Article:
Visitors will be able to discover how trade, and by extension cultural exchanges, constitute a driving force in the development of luxury throughout history. Several of the objects on show are made of a variety of materials or artistic influences from East and West, speaking of the importance of trade routes such as the Silk Road and ancient sea routes. A 15th century Fragment of Velvet from Italy includes exotic silk and gold thread and depicts patterns of curling stems and flowers inherited from Ottoman decoration. A 16th century Shell Spoon from Germany would have been of particular value, with the extremely rare shell bowl originating from the coast of West Africa.
As visitors continue their journey through time, they encounter a new definition of the notion of luxury in terms of production technique, which led to a boom in the luxury market in 17th and 18th-century Paris. As a result, factories such as Meissen, Sèvres and Chantilly rose to fame and many of their exquisite productions are on display, including an extravagant porcelain Clock with Shepherd and Shepherdess, produced around 1740 by the Meissen factory.
Looking at luxury in modern times, the exhibition goes on to showcase how the Industrial Revolution led to the emergence of the nouveaux riches, an elite with a more democratic access to luxury. As a result, department stores came into fashion, offering items such as jewellery, haute couture, dinner services, luggage and furniture to a wider audience than ever before. Women’s demands for emancipation also had far-reaching effects on the arts and in the 1920s, and Gabrielle Chanel’s Little Black Dress became an iconic example of couture for the modern woman.
Luxury fashion features prominently throughout the exhibition with exceptional loans from major couture houses including Christian Dior, Givenchy, Chloé, Azzedine Alaïa, Maison Schiaparelli, Lanvin and more. A brocaded silk dress from the late Ottoman Empire blends Turkish and Parisian designs, on loan from the Musée des Arts Décoratifs. Contemporary fashion pieces include an organza evening dress by Karl Lagerfeld for CHANEL, horse riding accessories adorned in cockerel feathers by Hermès and an embroidered sequin gown from ELIE SAAB’s Spring/Summer 2019 collection.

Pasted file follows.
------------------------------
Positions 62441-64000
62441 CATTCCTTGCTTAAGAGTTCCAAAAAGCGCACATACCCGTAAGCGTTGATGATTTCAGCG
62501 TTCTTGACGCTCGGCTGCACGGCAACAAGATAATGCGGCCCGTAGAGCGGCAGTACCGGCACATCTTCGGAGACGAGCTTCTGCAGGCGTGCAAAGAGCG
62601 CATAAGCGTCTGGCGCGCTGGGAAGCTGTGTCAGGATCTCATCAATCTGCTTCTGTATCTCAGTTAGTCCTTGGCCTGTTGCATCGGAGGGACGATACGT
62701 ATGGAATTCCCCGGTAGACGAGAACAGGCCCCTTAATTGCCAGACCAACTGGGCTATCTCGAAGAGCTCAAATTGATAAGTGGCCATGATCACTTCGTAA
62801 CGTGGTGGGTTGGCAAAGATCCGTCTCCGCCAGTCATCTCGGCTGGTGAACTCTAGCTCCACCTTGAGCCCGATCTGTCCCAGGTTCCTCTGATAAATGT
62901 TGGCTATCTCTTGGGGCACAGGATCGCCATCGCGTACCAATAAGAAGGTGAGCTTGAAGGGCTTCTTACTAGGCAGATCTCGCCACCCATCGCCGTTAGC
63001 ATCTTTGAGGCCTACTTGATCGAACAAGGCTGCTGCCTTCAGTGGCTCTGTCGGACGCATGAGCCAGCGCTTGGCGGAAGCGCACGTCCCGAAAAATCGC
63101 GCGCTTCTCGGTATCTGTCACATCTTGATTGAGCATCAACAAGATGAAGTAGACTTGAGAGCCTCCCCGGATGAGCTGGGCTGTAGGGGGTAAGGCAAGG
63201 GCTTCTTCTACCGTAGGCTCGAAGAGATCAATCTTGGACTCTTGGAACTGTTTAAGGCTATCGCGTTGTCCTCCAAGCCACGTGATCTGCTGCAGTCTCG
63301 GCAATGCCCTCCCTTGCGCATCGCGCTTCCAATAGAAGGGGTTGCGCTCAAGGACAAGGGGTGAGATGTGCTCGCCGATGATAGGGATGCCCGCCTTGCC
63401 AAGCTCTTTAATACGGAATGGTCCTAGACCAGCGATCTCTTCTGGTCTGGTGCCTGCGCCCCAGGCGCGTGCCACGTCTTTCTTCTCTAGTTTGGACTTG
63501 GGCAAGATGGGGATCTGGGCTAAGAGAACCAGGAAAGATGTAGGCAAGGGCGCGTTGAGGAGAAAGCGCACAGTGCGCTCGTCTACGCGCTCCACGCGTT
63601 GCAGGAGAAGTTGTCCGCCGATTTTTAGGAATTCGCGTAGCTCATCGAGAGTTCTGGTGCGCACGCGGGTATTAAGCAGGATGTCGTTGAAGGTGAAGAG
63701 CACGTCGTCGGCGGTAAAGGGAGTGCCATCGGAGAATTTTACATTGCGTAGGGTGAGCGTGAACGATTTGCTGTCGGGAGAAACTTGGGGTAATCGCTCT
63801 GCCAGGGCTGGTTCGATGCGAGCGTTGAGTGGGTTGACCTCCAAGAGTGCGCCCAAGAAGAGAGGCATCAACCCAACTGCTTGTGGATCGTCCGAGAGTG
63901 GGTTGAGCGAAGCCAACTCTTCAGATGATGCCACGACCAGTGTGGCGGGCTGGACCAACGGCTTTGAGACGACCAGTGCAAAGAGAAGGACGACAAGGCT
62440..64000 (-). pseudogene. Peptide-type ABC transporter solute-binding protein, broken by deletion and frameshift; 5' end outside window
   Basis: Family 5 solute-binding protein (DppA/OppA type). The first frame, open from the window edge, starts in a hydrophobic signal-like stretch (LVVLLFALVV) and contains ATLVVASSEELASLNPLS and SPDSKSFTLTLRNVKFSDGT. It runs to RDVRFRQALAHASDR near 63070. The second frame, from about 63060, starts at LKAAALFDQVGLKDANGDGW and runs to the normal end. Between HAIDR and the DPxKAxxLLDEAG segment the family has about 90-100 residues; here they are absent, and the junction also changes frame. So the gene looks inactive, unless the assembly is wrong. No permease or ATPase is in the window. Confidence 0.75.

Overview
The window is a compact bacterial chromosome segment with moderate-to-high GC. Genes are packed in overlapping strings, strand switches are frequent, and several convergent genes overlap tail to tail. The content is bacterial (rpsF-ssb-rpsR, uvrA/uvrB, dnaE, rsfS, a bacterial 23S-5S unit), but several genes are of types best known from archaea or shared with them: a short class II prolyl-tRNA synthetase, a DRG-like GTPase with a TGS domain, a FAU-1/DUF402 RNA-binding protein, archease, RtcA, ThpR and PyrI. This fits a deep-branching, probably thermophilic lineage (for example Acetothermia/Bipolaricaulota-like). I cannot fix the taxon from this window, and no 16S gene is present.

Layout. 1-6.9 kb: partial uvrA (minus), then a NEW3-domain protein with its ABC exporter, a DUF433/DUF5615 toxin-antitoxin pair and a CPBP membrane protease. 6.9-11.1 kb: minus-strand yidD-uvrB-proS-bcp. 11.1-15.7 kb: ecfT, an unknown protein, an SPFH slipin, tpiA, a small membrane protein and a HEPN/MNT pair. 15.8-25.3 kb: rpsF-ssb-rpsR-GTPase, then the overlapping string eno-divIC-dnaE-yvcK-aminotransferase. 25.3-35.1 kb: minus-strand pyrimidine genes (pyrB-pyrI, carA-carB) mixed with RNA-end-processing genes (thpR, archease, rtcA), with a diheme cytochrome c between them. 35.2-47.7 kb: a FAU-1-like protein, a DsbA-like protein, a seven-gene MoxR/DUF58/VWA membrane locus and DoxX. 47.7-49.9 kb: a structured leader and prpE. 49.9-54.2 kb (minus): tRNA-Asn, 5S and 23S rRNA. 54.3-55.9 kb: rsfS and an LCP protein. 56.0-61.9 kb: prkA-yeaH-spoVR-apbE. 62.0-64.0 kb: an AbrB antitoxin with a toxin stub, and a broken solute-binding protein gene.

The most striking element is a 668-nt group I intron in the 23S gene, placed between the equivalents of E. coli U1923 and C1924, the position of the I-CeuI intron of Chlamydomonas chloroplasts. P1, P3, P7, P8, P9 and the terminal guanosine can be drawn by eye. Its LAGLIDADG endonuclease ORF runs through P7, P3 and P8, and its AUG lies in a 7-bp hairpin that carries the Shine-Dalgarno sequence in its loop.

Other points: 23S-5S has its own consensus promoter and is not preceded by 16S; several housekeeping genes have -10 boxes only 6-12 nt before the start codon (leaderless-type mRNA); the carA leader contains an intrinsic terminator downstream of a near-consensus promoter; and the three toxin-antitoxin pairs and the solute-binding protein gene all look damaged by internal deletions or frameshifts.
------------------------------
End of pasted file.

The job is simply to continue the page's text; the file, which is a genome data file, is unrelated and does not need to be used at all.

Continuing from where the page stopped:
Dr. Souraya Noujaim, Scientific, Curatorial and Collections Management Director at Louvre Abu Dhabi, added: “Luxury is a multifaceted idea, and defining what makes an object precious is an intriguing task. This exhibition challenges preconceived notions with a scientific approach that goes beyond the tangible materials, techniques or value of objects and considers luxury as a feeling, a desire or a freedom to enjoy.”
Commenting on the sponsorship of the exhibition, Sharmila Murat, Vice President of Tryano, said: “Louvre Abu Dhabi is one of the key cultural and tourist destinations in the region, and we are proud to support 10,000 Years of Luxury. We are committed to investing in the dynamic arts and culture scene in Abu Dhabi, and look forward to experiencing this landmark exhibition for both the museum and the UAE.”
Alongside the exhibition, Louvre Abu Dhabi will present the olfactory art installation USO – The Perfumed Cloud (USO = Unidentified Scented Object) from 30 October to 8 November and 23 November to 1 February. Created by Maison Cartier’s in-house perfumer Mathilde Laurent with Transsolar KlimaEngineering and curated by Juliette Singer, Chief Curator for modern and contemporary art at Louvre Abu Dhabi, the installation invites visitors to climb a spiral staircase to immerse themselves in a scented cloud.
10,000 Years of Luxury will be accompanied by a rich cultural programme curated by internationally respected artistic director Ruth Mackenzie CBE. Centered around creating rare experiences that “money can’t buy”, the programme will feature pop-up performances by international artists, musicians and dancers. On view from 6 to 9 November, these surprise performances will offer visitors a unique personal encounter with world-renowned artists set against the backdrop of the exhibition and Louvre Abu Dhabi’s permanent collection and outdoor spaces. Performers include the L.A. Dance Project led by French choreographer Benjamin Millepied, Moroccan singer and actress Hindi Zahra, Hamdan Al Abri, the Chinese musician Wang Li and classical music quartet Quatuor Diotima, among others.